‘The way Puerto Rico was, it’s not anymore’
Hurricane Maria hit Puerto Rico as a high-intensity Category 4 on Sept. 20, 2017. It was one of the deadliest hurricanes in U.S. history, and the worst natural disaster affecting Puerto Rico in almost 100 years.
The storm devastated the island’s energy grid, roads and bridges. It caused the largest power blackout in U.S. history and the second-largest in the world. More than 160,000 homes were damaged or destroyed. Most people had no access to clean water.
But in the months that followed, it was clear Maria took much more.
Almost 3,000 deaths in Puerto Rico have been linked to Hurricane Maria, according to a government-sponsored independent investigation by the George Washington University Milken Institute of Public Health that focused on hurricane-related deaths.
The hurricane continues to take its toll on Puerto Rico’s economy and on residents’ mental and emotional health. In April, a new study showed that 1 in 4 Puerto Rican schoolchildren showed symptoms of post-traumatic stress disorder following Maria.
Carlalynne Melendez works with children in the Naguake indigenous community in the mountains of Puerto Rico.
“If there’s a wind blowing in a classroom, the students are afraid,” Melendez said. “ ‘Miss? Maria. It’s coming,’ they say.
“They’re still traumatized. It’s what they call post traumatic shock. They’re still suffering from it, after losing parents, losing family members.”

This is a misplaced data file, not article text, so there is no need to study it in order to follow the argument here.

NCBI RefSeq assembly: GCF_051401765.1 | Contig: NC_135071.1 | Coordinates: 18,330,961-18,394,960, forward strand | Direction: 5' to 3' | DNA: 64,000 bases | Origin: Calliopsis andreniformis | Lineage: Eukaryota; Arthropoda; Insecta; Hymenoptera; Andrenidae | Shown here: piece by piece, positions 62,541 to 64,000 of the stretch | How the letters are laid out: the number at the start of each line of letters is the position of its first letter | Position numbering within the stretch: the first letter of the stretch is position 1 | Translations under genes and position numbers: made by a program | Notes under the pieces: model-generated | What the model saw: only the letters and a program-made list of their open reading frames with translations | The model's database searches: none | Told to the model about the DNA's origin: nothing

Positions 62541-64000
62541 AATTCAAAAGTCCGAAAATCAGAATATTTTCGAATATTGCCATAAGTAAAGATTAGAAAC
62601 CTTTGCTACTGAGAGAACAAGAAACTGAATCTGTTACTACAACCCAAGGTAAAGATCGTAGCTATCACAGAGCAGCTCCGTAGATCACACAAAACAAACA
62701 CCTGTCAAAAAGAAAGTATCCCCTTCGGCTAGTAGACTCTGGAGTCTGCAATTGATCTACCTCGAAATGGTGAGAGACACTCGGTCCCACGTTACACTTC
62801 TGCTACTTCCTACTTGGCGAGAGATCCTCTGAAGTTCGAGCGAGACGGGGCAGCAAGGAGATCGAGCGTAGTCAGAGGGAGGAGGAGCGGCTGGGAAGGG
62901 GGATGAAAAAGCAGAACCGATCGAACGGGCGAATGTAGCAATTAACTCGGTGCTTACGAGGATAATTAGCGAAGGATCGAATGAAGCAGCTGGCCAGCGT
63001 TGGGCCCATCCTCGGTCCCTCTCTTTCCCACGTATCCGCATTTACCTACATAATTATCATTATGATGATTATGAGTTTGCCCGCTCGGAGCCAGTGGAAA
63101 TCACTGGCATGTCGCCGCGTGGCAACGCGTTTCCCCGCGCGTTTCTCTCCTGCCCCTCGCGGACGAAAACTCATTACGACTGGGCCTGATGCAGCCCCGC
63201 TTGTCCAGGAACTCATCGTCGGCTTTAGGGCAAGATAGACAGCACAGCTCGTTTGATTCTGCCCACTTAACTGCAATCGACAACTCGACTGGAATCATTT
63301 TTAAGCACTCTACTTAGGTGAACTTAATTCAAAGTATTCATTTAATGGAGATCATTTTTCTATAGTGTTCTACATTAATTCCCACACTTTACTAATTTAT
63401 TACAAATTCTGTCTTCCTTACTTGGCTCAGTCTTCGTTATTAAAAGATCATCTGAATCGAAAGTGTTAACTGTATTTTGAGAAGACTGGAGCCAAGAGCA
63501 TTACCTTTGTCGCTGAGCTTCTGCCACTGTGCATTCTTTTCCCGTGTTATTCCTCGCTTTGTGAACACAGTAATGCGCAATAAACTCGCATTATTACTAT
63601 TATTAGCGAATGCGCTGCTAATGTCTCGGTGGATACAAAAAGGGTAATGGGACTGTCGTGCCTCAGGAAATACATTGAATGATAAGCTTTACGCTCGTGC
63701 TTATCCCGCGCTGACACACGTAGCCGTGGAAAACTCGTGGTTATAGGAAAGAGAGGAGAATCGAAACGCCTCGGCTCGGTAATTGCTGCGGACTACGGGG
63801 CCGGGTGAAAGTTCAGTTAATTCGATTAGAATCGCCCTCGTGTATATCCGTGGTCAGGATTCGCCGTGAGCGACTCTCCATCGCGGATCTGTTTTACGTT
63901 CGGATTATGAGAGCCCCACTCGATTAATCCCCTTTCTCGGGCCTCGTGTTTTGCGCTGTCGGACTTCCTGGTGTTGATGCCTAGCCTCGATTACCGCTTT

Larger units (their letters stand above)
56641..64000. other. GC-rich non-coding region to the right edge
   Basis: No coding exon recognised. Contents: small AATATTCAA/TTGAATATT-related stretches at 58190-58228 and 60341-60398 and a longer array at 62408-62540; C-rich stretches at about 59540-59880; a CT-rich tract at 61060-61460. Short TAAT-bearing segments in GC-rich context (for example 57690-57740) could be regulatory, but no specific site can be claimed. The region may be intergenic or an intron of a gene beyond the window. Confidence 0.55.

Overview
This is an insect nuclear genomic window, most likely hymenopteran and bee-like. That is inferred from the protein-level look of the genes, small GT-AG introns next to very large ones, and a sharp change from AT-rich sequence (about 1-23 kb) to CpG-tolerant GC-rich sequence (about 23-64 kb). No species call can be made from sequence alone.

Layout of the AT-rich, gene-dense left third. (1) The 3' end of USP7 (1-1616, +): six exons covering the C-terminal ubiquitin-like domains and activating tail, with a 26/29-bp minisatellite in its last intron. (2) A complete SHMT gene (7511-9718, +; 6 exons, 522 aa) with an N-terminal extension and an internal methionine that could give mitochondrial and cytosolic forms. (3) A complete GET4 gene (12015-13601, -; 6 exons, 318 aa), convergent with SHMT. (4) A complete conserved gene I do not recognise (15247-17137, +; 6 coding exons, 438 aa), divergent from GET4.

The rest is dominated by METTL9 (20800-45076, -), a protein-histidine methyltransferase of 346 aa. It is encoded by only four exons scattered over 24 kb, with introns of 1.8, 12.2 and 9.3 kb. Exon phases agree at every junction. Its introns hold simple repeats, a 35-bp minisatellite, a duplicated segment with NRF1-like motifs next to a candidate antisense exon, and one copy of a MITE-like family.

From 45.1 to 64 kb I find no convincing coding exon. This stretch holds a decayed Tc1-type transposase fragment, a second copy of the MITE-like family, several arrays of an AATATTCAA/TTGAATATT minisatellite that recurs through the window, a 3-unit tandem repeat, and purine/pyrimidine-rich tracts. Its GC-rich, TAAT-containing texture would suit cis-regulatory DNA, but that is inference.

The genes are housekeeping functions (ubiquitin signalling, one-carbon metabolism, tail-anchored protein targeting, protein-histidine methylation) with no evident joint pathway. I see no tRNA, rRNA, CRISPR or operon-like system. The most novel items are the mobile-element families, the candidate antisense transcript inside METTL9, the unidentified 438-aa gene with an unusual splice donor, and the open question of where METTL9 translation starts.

The George Washington University report noted that the island lacked an updated emergency communication plan. The storm knocked out cable service and telephone lines, destroyed cellphone towers and severed internet cables.
Journalist Rafael Matos recalls closed airports, no electricity, scrounging for food. His wife and daughter were visiting Miami when Maria hit, and they weren’t able to return to Puerto Rico for four months.
Matos was used to working late at night, but with no electricity, he went to bed at 8. “Sometimes,” he said, “you didn’t even know what day it was.”
“Our whole communication systems collapsed alongside the electrical system,” he said. “We were like back in the pioneer days, I guess, to use an American word. We were living daytime only.”
Matos lost his collection of old newspapers, books and films – “all my references in life.”
Matos was a combat medic during the Vietnam War. “I was out there in the field picking up the dead and the wounded, so mentally, I was prepared for all this stuff. But what really depressed me was the fact that there was no communication. My family, up in the States, did not know what had happened to me.”